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It's good to set goals for your child, and to encourage them to set goals for themselves. Make goal-setting part of every day, and make it fun. With every goal achieved your child becomes more confident, and more motivated to achieve the next goal. Here are some tips.
1) Let your child have a say in what goals to set - listen to them, talk it through, and encourage them to write their goals down.
1) Set realistic goals and break each goal into small steps that can be aimed for and achieved. For instance, your child might want to be a better footballer. Break that into different skills - ball control, accurate shooting at goal, fitness and running speed. Talk about which skills need the most work.
3) Help your child work out a plan of action and a timetable that will help them achieve their goal.
4) Let your child know that achieving a goal isn't always easy - it can be hard work, there may be blocks, or the goal might need to be changed.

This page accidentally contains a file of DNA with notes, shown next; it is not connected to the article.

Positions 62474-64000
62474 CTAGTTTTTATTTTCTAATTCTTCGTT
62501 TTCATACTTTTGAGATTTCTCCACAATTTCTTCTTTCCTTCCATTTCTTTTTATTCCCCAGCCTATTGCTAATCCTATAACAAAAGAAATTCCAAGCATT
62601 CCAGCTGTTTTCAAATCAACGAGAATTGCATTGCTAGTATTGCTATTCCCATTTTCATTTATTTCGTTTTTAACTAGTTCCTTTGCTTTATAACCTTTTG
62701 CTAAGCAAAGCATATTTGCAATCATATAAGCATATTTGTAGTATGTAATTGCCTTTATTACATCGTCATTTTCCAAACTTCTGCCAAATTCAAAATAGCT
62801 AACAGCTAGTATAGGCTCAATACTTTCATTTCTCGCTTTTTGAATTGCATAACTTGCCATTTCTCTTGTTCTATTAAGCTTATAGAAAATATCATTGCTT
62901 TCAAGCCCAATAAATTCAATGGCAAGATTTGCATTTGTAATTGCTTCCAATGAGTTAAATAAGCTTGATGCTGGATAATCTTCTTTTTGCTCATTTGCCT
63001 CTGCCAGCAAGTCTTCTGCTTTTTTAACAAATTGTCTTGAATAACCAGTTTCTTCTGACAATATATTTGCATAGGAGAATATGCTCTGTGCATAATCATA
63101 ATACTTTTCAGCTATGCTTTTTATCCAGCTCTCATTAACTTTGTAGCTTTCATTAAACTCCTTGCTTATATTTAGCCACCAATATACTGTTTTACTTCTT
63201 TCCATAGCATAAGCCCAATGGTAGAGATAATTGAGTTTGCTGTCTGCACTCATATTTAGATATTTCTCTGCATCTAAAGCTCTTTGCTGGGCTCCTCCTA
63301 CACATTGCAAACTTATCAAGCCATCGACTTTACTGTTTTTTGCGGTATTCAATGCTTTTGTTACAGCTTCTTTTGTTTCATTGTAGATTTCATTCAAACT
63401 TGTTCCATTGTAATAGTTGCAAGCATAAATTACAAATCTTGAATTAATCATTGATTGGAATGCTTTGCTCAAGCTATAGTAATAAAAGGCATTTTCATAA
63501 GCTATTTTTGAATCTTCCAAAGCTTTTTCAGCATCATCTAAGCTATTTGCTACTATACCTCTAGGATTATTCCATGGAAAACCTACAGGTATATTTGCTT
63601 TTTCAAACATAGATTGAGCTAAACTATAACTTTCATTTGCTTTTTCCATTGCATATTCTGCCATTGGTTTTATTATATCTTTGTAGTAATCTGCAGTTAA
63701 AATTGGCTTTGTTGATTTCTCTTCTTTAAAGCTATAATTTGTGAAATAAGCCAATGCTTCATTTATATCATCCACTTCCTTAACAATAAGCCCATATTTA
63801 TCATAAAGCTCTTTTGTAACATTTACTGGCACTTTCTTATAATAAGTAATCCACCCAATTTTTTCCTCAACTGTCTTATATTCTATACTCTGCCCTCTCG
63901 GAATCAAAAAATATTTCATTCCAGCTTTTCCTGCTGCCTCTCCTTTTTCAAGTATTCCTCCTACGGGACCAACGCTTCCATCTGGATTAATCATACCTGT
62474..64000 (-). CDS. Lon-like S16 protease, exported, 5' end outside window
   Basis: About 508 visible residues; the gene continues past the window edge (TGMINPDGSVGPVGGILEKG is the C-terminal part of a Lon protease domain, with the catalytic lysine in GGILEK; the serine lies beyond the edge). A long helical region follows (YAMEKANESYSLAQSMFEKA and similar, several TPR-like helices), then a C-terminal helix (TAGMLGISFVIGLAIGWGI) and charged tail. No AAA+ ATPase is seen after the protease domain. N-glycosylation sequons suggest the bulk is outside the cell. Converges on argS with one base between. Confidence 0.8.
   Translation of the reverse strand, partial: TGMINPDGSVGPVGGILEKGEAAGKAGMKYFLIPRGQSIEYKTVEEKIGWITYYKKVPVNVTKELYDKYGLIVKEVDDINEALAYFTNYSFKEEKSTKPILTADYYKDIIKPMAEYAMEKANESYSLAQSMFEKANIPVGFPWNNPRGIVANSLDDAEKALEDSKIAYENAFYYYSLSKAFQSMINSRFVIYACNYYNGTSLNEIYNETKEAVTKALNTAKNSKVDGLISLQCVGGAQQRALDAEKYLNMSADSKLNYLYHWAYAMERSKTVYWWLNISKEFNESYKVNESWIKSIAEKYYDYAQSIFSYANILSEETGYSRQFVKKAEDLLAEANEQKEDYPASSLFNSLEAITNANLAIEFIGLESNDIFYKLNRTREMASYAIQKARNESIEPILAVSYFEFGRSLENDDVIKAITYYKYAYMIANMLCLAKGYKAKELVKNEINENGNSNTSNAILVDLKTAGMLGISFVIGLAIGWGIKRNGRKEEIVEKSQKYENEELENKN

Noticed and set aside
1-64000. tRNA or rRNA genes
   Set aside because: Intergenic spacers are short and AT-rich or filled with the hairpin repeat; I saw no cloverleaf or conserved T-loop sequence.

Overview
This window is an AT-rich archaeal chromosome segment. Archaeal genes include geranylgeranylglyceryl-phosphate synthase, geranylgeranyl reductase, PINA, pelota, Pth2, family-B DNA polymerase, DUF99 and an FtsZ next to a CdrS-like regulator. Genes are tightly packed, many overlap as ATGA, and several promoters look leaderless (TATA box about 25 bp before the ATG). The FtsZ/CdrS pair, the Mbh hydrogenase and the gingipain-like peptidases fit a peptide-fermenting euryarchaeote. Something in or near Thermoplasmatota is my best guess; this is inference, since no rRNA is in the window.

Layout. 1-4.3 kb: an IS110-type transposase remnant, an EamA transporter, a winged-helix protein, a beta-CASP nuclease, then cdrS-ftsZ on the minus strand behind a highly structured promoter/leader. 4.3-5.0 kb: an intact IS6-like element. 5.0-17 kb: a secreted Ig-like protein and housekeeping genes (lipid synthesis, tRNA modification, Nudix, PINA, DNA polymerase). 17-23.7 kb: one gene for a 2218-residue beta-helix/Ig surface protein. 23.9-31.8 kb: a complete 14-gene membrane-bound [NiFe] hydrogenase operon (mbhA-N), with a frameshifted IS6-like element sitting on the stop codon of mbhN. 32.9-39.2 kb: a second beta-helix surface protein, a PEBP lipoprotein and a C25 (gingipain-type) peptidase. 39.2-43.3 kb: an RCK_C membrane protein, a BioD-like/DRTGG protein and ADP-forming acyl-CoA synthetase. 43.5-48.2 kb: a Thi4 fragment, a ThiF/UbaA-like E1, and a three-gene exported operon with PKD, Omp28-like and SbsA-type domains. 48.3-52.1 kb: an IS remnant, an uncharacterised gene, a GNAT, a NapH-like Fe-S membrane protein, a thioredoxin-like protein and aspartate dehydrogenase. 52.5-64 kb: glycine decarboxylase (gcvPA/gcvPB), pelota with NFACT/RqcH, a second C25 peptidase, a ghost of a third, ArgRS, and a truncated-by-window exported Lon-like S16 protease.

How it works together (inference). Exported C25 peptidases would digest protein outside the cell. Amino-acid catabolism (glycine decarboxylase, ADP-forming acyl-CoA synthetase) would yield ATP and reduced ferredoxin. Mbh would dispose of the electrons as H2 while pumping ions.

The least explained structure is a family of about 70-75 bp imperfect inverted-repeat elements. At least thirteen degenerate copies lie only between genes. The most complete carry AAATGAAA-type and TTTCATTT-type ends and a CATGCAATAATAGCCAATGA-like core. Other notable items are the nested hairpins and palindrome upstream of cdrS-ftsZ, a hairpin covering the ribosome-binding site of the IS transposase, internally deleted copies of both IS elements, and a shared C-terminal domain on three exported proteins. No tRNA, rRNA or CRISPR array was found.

5) Don't use threats or bribes. Your child won't learn to motivate themselves that way.
6) Praise genuine effort even when the goal is not quite achieved, and praise success.
7) Encourage your child to be ambitious for themselves - aim for the sky!
8) Think about setting a family goal - for example, cycling together at least twice a week.
Writing is like a muscle – the more your child practises it the stronger their writing ability will become. Your child is also more likely to write about things they like or are interested in – writing is a way to express yourself and using writing in this way can be more meaningful to a child. Word searches and crosswords can help with pattern recognition and spelling, and help build vocabulary and spelling.
Give your child lots of opportunities to write - notes, birthday cards, emails or text messages. Encourage your child to make and write their own books about something they are interested in, for example, cars, dinosaurs, fairies or dogs. They can draw or stick in their own pictures.
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